Shame, in the Standard Hotel


Another reason the Standard might not use scenes from Shame in its marketing materials is the hilariously rude exchange between McQueen and a manager of the hotel's roof bar, Le Bain, that the Times captured in an interview with McQueen and Fassbender.

McQueen was rather annoyed when a loud crunching bass line began pumping through the bar's speakers. It was 4 p.m., and the place, the exclusive celebrity-friendly Le Bain, was nearly deserted.

"Excuse me?" Mr. McQueen bellowed. "Can you turn the music down?"

He was met by a manager, clearly unmoved. "I have people coming in," he said, talking over Mr. McQueen's protests.

The director stayed polite -- "Look, I don't want to fight with you," he said -- only to be met with a smirk. "I don't want to fight either," the manager said. "Whatever," Mr. McQueen said, waving him off, but the manager persisted. "What does that mean?" he asked, in a mocking tone. "What is 'whatever' about?"

It was a bizarre, aggressive moment, and Mr. McQueen seemed to sour after that. He had lost track of his earlier point, and, as the manager walked away, he uttered a quiet, vigorous expletive.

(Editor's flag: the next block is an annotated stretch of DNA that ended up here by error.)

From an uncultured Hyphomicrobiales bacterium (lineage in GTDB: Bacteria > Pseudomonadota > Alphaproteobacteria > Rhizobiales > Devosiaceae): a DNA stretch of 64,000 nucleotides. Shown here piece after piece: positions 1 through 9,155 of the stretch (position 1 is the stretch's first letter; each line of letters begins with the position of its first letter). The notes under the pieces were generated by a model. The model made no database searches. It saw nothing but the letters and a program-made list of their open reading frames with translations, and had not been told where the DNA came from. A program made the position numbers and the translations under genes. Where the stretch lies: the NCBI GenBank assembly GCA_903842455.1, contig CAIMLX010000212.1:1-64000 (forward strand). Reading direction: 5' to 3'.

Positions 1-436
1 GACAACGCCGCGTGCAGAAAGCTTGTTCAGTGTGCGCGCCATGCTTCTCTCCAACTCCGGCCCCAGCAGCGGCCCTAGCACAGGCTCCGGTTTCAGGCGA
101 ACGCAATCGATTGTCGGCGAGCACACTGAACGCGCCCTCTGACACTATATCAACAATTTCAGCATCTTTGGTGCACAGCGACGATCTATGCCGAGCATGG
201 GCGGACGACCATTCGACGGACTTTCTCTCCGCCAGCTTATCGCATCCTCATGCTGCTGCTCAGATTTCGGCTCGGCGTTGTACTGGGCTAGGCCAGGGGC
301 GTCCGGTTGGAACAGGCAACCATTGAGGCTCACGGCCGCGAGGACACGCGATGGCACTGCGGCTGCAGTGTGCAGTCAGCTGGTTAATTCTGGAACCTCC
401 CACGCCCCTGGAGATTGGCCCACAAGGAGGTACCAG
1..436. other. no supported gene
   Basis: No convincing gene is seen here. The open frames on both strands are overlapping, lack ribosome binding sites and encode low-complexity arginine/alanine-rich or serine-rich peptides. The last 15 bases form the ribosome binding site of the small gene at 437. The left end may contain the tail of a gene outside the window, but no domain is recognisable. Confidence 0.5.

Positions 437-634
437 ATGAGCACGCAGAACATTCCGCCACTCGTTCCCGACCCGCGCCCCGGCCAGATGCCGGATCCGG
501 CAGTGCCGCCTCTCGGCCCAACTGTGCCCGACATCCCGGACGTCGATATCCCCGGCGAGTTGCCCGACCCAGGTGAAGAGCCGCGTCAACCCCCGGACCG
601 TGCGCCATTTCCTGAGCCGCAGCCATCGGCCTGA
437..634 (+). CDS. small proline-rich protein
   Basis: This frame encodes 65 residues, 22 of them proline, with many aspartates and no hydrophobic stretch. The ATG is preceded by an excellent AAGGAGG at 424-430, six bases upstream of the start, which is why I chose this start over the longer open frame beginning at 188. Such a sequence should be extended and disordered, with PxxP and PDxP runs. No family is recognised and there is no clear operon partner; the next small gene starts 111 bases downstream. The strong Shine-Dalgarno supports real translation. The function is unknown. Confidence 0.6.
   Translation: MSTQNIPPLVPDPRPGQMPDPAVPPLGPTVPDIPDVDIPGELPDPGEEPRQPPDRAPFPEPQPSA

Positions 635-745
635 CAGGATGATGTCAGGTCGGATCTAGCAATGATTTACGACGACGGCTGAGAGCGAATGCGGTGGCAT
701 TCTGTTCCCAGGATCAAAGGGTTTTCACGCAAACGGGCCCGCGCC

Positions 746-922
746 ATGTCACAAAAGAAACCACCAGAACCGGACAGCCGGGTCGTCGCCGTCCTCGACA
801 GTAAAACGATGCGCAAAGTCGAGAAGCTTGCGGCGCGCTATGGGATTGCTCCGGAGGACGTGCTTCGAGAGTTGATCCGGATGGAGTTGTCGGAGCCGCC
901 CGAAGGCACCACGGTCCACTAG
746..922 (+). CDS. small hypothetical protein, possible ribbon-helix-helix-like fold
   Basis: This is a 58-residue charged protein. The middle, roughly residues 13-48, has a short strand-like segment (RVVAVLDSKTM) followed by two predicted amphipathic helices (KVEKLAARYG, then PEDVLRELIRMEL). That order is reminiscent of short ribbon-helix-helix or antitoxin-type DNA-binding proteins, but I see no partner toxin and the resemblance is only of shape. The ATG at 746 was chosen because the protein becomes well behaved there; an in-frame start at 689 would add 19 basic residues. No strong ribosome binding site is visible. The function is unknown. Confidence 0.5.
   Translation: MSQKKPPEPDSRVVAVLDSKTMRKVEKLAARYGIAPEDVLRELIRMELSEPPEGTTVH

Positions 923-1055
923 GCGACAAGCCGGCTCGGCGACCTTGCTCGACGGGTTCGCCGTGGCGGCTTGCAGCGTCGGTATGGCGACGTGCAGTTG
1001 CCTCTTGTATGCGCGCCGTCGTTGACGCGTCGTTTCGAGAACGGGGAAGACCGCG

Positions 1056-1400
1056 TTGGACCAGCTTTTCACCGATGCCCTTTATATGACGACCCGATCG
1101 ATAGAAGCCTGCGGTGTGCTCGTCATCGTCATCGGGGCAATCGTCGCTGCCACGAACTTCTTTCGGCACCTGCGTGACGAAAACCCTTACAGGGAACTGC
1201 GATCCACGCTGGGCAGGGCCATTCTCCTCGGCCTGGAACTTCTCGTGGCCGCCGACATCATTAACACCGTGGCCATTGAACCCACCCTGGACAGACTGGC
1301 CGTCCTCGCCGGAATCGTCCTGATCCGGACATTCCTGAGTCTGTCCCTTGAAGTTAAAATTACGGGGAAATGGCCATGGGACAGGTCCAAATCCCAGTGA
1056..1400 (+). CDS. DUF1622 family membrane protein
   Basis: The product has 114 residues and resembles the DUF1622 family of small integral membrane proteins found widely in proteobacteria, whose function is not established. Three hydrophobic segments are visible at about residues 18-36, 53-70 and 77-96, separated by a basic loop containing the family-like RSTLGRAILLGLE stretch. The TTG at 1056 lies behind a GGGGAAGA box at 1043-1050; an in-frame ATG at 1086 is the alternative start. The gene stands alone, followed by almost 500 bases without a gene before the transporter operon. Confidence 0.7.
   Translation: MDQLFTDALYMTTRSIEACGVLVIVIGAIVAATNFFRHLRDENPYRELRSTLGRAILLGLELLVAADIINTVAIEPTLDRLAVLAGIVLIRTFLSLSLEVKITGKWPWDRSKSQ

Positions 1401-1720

That's New York for you. Sex addicts, hookers, and bitchy bar managers.

categories: Movies, NYC, Sex
posted by amy at 1:37 PM | #

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The Tmes review, in the section on whether you should bring children or not, points out that its NC-17, and that children will have to go elsewhere to learn that sex can sometimes be fun.

Also, did you see that Almodovar movie about skin? Because I really don't want to and I'm looking to you to confirm that prejudice.

Posted by: T-Rock at December 6, 2011 10:17 AM

Yeah, I saw that comment on the NC-17 rating. I was confused. Is A.O. Scott saying that casual/purchased sex is presented as (sometimes) fun in this movie? Does he think Leaving Las Vegas makes drinking look fun? Well, sure, sometimes it does a little, but I bet there are many movies out in theaters right now that make sex look one thousand times funner than Shame does.

Shame mostly makes it look like something that fills you with self-loathing and makes you want to destroy yourself, then do again as quickly as possible. I disagreed with a lot of A.O. Scott's review, though, and the tone of it makes me suspect that he's a little jealous, not of Michael Fassbender's character, but of his sizable Ewan McGregor.